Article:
Arrays in JavaScript are high-level list-like objects with a length property and integer properties as indexes.

Create Array

const arr = [1, 2];

// or

const arr = Array(1, 2);

Length

The length property of an object which is an instance of type Array sets or returns the number of elements in that array.

const arr = [1, 2];

console.log(arr.length);
// expect output: 2

Access Item

const fruits = ['Apple', 'Orange'];

console.log(fruits[0]);
// expect output: "Apple"

console.log(fruits[fruits.length - 1]);
// expect output: "Orange"

Push

The push() method adds one or more elements to end of Array and returns the new length.

const fruits = ['Apple', 'Orange'];

console.log(fruits.push('Banana'));
// expect output: 3

console.log(fruits);
// expect output: Array ["Apple", "Orange", "Banana"]

Pop

The pop() method removes the last element from the end of Array and returns that removed element.

const fruits = ['Apple', 'Orange'];

fruits.pop();

console.log(fruits);
// expect output: Array ["Apple"]

Shift

The shift() method removes the first element from the top of an Array and returns that removed element.

const fruits = ['Apple', 'Orange'];

fruits.shift();

console.log(fruits);
// expect output: Array ["Orange"]

Unshift

The unshift() method adds one or more elements to the top of an Array and returns the new length.

const fruits = ['Apple', 'Orange'];

console.log(fruits.unshift('Banana'));
// expect output: 3

console.log(fruits);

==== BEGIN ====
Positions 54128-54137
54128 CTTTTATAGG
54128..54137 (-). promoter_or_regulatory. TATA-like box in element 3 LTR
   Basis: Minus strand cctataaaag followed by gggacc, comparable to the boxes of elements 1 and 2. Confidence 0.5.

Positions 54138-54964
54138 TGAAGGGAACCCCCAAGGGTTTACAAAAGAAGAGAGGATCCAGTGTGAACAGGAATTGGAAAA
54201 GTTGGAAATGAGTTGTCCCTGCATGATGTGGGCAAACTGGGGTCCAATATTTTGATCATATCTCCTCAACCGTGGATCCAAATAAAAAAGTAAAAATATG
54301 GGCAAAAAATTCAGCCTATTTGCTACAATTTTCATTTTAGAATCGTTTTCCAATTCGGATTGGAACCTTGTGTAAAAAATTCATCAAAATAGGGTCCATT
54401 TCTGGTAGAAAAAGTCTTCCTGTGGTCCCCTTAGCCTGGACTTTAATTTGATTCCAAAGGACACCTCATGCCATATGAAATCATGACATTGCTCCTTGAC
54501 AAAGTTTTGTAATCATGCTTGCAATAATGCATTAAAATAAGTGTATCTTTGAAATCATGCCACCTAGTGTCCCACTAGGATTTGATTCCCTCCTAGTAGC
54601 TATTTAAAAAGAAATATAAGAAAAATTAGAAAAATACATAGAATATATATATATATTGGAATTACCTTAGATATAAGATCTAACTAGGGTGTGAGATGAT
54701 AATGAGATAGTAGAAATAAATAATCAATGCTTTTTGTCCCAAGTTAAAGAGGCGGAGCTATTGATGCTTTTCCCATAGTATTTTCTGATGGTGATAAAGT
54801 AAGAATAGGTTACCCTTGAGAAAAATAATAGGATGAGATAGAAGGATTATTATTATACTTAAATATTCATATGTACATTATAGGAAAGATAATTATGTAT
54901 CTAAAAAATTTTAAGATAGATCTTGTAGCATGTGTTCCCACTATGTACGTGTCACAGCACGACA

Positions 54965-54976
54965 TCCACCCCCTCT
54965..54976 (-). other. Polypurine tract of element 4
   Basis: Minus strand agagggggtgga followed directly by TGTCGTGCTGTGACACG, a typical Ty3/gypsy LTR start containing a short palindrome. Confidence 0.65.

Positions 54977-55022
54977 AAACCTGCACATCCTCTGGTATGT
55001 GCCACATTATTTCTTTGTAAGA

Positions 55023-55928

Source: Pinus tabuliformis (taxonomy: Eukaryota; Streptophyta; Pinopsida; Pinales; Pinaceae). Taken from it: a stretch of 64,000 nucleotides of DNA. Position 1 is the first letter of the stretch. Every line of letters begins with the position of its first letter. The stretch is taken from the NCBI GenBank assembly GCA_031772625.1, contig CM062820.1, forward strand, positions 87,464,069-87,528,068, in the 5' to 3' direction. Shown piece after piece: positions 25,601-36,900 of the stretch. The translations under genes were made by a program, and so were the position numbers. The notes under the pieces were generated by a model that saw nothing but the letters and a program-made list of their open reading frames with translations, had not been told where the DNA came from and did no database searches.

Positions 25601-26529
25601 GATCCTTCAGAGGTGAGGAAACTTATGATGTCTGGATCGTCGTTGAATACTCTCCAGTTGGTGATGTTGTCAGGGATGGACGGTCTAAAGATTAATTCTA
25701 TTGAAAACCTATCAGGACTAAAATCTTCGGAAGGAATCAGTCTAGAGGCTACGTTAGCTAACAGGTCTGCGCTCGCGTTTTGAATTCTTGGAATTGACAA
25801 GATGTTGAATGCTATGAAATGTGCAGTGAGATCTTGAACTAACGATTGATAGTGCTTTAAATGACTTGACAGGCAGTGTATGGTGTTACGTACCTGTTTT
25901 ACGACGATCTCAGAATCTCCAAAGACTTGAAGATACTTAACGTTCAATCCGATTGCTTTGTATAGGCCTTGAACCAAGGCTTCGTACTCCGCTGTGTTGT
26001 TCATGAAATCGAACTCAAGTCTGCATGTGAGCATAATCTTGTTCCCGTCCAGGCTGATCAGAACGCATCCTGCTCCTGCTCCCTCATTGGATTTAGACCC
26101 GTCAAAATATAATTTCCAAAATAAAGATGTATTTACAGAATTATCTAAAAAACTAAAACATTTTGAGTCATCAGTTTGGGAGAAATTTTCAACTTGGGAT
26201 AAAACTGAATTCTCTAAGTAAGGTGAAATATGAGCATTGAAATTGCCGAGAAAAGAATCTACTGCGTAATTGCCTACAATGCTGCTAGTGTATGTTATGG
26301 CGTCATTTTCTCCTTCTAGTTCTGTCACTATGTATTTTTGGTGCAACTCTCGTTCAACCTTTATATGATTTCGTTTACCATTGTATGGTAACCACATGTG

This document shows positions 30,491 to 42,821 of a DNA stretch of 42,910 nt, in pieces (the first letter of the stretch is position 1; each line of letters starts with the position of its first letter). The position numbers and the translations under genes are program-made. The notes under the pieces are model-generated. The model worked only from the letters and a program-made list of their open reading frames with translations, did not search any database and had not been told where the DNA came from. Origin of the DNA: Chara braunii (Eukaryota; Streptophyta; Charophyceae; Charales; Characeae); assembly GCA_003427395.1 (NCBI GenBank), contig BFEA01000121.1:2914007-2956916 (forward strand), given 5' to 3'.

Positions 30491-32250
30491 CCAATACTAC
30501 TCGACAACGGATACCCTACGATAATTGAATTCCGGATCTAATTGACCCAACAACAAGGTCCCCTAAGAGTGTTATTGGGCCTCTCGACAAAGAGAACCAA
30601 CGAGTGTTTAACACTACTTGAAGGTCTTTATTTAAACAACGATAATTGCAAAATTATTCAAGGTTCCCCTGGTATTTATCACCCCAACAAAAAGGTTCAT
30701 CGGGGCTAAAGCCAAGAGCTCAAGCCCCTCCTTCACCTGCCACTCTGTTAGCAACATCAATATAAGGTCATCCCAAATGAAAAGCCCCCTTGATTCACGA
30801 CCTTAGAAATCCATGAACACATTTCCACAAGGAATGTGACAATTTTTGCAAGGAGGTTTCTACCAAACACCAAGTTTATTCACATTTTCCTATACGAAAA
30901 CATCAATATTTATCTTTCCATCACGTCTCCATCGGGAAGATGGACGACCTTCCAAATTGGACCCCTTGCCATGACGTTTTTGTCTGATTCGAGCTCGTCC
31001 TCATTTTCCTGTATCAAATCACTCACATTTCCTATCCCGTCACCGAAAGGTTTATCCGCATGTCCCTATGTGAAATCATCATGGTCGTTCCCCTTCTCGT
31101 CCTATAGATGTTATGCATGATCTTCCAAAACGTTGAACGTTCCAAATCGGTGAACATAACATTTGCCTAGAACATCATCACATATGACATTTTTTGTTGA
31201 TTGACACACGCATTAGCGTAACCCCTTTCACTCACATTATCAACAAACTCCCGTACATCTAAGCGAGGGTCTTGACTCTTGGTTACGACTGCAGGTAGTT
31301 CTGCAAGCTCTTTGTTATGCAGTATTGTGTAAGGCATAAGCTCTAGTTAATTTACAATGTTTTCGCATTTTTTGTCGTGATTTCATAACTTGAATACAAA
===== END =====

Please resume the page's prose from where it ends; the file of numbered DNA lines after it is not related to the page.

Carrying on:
// expect output: Array ["Banana", "Apple", "Orange"]

Array Constructor

The most popular method for creating arrays is using the array literal syntax [], which is very straightforward. However an alternative method is using the Array constructor.

Let’s look what happens when creating a new Array of a given length. The constructor just sets the length property of the array to the given length, without setting the keys.

const arr = Array(3);

console.log(arr.length);
// expect output: 3

console.log(arr[0]); // undefined
console.log(arr[1]); // undefined
console.log(arr[2]); // undefined

Each key were never set (they don’t exist). This makes it useless to attempt to use any of the array iteration methods such as map(), filter() or reduce() to manipulate the array.

const arr = Array(3).map(() => 3);

console.log(arr[0]); // undefined
console.log(arr[1]); // undefined
console.log(arr[2]); // undefined

We can see that map() didn’t work here, because the index properties don’t exist on the array, only the length property exists. You can prove it

const arr = Array(3);

console.log(Object.getOwnPropertyNames(arr));
// expect output: ["length"]

const arr1 = [1, 2, 3];

console.log(Object.getOwnPropertyNames(arr1));
// expect output: ["0", "1", "2", "length"]

You can use the fill() method fills all the elements of an array from a start index to an end index with a static value. The end index is not included.

const arr = Array(3).fill(3);

console.log(arr[0]); // 3
console.log(arr[1]); // 3
console.log(arr[2]); // 3

You can find more info about the Fill Method at MDN


Array From

The Array.from() method creates a new, shallow-copied Array instance from an array-like or iterable object.

console.log(Array.from('foo'));
// expect output: Array ["f", "o", "o"]

Array Of

The Array.of() method creates a new Array instance from a variable number of arguments, regardless of number or type of the arguments.

console.log(Array.of(7));
// expect output: [7]

console.log(Array.of(1, 2, 3));
// expect output: [1, 2, 3]

Array is Array

The Array.isArray() method from the global object Array determines whether the passed value is an Array or not.

console.log(Array.isArray([1, 2, 3]));
// expect output: true

console.log(Array.isArray({foo: 'bar'}));
// expect output: false

console.log(Array.isArray('foobar'));
// expect output: false

console.log(Array.isArray(undefined));
// expect output: false